As the saying goes, “It takes money to make money.” Nowhere is this truer than with high-value—and potentially quite lucrative—alternative investments. Private assets like real estate, private loans, and private equity have the potential for meaningful appreciation, sometimes in short periods. Further, in real estate and certain private equity investments, your dollars can be paired with debt to increase the equity return.
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In addition to leverage, what else can you do to maximize your investment dollars? First, you have the option of partnering your account with other investors on the same asset. For instance, your self-directed IRA, 401(k), or Health Savings Account can purchase a percentage of an investment. By doing so, your account will receive a proportionate percentage of the returns while covering a proportionate percentage of any expenses.
Below we present three ways your self-directed plan can increase its buying power and potentially expand the range of investment assets available for you. You are limited only by your creativity in assembling your financing sources.
As mentioned, your account can partner with others on an investment. For example, if you have your eye on a $250,000 piece of real estate but only have $25,000 in cash, you can buy 10% of the asset and other investors can fill in the remainder. Whether you have one partner buy the remaining $225,000 or nine other investors chip in for $25,000 apiece, there is no limit to the number or scope of partners that an investment can have, provided the money is accounted for separately and the percentage of the earnings is proportional to the percentage of investment. In many instances, you may also be able to sell your stake without affecting the other positions.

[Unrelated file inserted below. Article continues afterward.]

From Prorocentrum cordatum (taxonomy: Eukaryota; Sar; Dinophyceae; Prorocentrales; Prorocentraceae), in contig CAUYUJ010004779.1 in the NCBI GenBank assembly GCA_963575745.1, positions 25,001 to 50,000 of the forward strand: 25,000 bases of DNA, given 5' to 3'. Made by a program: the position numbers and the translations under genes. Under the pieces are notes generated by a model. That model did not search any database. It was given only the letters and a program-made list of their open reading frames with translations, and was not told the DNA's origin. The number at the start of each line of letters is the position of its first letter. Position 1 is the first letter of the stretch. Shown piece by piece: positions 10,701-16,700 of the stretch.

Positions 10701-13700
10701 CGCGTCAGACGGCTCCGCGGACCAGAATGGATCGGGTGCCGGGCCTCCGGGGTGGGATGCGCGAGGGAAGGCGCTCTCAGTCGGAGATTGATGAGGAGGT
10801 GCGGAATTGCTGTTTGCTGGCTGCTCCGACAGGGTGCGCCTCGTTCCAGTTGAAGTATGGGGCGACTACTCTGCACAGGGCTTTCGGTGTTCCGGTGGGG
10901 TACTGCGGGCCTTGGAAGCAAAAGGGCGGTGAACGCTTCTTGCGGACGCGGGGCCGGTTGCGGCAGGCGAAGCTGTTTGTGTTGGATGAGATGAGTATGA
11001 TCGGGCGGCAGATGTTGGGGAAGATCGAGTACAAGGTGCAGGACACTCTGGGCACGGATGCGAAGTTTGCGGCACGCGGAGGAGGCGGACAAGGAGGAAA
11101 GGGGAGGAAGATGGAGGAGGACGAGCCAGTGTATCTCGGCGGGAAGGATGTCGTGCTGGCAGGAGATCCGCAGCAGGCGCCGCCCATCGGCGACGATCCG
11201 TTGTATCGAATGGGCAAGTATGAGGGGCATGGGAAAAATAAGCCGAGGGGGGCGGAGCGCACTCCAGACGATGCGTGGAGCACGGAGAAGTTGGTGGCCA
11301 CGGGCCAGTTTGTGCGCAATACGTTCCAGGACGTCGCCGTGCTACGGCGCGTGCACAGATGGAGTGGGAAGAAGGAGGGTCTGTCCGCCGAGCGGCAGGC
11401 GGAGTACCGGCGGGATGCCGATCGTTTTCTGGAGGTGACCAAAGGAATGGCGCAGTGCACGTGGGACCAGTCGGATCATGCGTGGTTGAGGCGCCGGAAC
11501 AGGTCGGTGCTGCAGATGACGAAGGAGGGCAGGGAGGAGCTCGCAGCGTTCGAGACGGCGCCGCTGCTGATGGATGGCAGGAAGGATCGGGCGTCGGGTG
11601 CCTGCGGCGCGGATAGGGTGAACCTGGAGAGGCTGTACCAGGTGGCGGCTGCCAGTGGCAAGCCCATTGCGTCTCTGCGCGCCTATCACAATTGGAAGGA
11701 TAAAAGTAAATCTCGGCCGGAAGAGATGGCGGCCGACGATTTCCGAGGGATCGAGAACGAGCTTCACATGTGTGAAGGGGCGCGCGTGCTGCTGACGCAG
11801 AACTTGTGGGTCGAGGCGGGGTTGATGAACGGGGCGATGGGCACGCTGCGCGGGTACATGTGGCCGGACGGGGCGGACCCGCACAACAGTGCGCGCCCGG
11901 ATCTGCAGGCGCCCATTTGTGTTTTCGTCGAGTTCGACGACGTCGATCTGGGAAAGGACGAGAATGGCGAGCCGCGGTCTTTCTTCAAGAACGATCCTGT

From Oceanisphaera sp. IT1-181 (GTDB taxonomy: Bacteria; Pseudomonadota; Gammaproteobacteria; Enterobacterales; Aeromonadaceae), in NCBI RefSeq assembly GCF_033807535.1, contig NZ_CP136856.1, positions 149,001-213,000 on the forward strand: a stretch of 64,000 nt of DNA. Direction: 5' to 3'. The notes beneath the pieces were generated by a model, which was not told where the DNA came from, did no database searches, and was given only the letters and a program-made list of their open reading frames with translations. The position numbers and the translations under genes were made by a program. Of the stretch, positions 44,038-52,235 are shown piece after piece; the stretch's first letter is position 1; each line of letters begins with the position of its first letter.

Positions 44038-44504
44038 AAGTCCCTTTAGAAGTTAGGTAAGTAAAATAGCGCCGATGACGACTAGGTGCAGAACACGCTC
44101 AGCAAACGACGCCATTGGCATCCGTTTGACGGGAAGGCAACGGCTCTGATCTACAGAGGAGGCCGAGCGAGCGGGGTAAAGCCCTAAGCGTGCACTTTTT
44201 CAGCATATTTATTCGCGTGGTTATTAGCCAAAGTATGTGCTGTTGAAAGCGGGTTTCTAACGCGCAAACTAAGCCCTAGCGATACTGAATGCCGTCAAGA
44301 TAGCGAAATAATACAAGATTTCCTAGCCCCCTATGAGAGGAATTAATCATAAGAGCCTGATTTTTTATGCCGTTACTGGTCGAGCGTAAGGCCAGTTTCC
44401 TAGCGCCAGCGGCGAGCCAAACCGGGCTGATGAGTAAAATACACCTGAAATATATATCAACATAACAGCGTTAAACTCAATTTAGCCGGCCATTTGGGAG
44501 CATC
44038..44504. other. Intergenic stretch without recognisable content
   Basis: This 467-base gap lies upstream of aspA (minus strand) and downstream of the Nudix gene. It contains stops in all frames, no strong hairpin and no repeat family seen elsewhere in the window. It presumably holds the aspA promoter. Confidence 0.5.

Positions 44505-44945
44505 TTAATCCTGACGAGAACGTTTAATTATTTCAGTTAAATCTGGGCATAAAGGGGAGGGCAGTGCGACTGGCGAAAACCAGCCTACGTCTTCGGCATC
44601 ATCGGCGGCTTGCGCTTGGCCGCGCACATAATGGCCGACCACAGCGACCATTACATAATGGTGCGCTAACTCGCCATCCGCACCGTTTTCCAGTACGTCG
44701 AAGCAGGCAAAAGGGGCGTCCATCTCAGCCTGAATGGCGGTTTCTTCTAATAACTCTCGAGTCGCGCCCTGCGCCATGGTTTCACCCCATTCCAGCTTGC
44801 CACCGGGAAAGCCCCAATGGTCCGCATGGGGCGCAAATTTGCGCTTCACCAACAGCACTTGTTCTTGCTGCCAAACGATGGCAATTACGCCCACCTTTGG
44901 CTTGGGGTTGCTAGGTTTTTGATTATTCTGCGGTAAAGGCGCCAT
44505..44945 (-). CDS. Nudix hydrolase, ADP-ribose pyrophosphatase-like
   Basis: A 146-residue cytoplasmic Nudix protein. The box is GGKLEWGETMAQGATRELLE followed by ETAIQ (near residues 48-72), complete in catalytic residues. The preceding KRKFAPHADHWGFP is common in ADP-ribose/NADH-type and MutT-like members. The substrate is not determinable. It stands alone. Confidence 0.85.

Just as you can partner with another person, you can also partner with other self-directed accounts as well. In our prior scenario with ten investors chipping $25,000 each, any one of them can join you in using their tax-advanced plans to buy their stakes. Nothing would change from your standpoint except you would be in good company with a fellow self-directed investor!
Keeping with our $250,000 property example, let us say your self-directed IRA has $25,000 and you have $50,000 in personal money. Your self-directed IRA account can buy a 10% stake and you can separately buy a 20% stake as a personal investment. You can even partner with your own self-directed accounts if you keep the money and earnings separate for each respective account. You cannot retain earnings attributable to either account’s investment, nor may your account benefit from your personal investment or the other account’s investment.
“Aren’t there a series of IRS rules that prohibit me from self-dealing?”
Yes, these rules exist, but they are designed to prevent an account holder from deriving direct benefit from or providing direct benefit to the account itself. They do not, however, prevent you from partnering with other accounts you own or others, even disqualified persons, in the context of receiving benefit through usage. Importantly, because each investor has their own independent position in the asset, an account holder and his or her account can work side by side rather than one benefiting illegally from the other. As partners, you and your account(s) would be regarded as individual investors even if you share an asset.
Don’t hesitate to access your client portal at portal.ndtco.com and send us a message with any questions we can help you with. You can also give us a call at 877-742-1270.